After marching into the Big House and whupping Michigan, Iowa is in the thick of the Rose Bowl race
In his four seasons at Iowa, Kirk Ferentz has repeatedly proved that patience can be a coach's best friend. As his Hawkeyes lost 18 of their first 20 games, from September 1999 through October 2000, Ferentz kept putting the same young players out on the field. Last season Iowa went 7-5, including a win in the Alamo Bowl.
This year, after the Hawkeyes blew a 24-7 third-quarter lead against Iowa State on Sept. 14 and lost 36-31, Ferentz didn't panic. Two weeks later, at Penn State, Iowa let the Nittany Lions back into the game after leading by more than three touchdowns but recovered to win 42-35 in overtime. "We regrouped and played the game," Ferentz said. "That's what we couldn't do against Iowa State. It's a process. You have to have faith."
Patience paid off for the Hawkeyes again last Saturday as they raised their record to 8-1 (5-0 in the Big Ten). When his team struggled running the ball in the first half at Michigan, Ferentz never wavered. "It's a four-quarter ball game," he said afterward. "I heard Tom Osborne say once that sometimes you have to stick with [the running game], and it doesn't pay off for you until the second half." After halftime, as starting tailback Fred Russell sat on the sideline with a sprained right hand, Jermelle Lewis rushed for 105 yards and scored twice in a 34-9 Iowa victory, the Wolverines' worst loss in the Big House in 35 seasons. "In the first half their defense was really fast," center Bruce Nelson said. "They had a lot of energy and intensity. In the second half we kept fighting and working."
Given the strength of Iowa's offensive line, it's no wonder that senior Brad Banks has become the best quarterback in the Big Ten (59.2% completion rate, 18 touchdown passes, four interceptions). The four seniors and one junior on the line have 148 starts among them. They are led by the 6'4", 290-pound Nelson, who has started all 44 games of his college career. He, senior left guard Eric Steinbach and their offensive linemates have allowed only eight sacks in nine games. The Hawkeyes average 5.0 yards per rush.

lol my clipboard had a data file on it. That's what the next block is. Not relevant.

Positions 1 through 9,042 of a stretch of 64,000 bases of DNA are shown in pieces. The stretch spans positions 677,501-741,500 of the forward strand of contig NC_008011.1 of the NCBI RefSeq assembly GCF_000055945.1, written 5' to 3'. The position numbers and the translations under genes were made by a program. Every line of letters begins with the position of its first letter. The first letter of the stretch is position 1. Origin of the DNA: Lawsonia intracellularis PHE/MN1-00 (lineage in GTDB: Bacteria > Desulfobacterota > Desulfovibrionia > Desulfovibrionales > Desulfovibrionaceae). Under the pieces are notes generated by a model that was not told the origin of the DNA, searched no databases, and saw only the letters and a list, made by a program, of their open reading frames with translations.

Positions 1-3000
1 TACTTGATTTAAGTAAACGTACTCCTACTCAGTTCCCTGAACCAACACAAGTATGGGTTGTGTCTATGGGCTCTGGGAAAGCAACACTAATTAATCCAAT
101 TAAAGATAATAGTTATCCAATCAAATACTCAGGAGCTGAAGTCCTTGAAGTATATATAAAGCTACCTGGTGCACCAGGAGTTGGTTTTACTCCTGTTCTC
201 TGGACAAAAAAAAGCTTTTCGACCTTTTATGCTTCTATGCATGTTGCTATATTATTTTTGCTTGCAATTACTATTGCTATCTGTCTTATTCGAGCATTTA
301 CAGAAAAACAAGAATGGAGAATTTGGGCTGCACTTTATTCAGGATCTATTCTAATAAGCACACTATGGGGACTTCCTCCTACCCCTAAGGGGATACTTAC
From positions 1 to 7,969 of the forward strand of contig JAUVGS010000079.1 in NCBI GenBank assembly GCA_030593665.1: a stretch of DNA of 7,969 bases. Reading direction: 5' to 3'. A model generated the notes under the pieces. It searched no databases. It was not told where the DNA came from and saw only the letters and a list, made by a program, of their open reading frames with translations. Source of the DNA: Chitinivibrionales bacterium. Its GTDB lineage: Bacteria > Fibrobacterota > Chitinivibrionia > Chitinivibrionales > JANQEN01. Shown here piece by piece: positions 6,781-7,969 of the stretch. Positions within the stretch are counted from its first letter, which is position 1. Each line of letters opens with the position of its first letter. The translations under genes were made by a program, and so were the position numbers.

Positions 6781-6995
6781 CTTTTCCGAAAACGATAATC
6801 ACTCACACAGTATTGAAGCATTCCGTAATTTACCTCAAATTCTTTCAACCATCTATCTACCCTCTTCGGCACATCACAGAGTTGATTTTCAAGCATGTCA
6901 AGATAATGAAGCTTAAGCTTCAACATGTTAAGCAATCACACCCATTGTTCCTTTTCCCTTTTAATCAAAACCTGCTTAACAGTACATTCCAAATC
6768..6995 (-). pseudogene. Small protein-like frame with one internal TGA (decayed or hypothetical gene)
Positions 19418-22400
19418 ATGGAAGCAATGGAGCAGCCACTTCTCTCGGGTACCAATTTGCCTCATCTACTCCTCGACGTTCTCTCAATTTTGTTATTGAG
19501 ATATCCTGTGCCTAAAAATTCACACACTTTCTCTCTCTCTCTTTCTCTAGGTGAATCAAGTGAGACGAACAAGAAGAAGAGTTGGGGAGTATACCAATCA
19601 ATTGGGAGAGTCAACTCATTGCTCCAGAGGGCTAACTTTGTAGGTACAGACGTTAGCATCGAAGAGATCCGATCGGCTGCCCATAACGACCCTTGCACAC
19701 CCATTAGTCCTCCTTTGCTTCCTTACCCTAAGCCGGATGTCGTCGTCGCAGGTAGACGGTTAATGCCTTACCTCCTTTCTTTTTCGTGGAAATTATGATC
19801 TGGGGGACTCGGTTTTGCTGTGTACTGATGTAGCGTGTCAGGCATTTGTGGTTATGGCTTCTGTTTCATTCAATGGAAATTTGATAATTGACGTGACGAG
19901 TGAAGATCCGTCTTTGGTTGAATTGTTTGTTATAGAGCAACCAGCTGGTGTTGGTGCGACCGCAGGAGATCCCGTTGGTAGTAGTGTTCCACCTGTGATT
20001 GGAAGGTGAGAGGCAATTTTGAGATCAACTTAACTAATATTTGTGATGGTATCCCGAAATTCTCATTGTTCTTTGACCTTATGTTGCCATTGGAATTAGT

Iowa doesn't play Ohio State (9-0, 4-0) this season, so in order for the Hawkeyes to earn the conference's automatic BCS berth, they need another team to knock off the Buckeyes. (Overall winning percentage is the relevant tiebreaker.) Iowa is ideally suited for this sort of Big Ten race. All the Hawkeyes can do is be patient.
Undefeated MAC Power
Call It Rolling Green
In December 2000, during his first week as Bowling Green coach, Urban Meyer received a note from the team's academic adviser informing him that some 20 players had missed mandatory study hall or classes that week Meyer saw this as a chance to make a thundering statement to a team that had finished the 2000 season 2-9. He told his players to report to the field house the next morning at five. "I wanted to run guys who weren't committed right out of the program," says Meyer, 38.
For three hours Meyer had his squad jog and run wind sprints. One by one the ashen players made trips to garbage cans set up for them to vomit in. Black Wednesday, as the day came to be known, was a turning point for Bowling Green. "Five or six quit immediately," says Meyers. About 20 players left within a few months. The following season the Falcons went 8-3, and this year Meyer has led Bowling Green to a 7-0 start and a No. 21 ranking, the school's highest since 1985.
"The biggest change is the players' attitude," says junior quarterback Josh Harris, who leads the nation in scoring (13.1 points per game) and is 10th in total offense (287.7 yards per game). "After Black Wednesday our bad habits went out the window."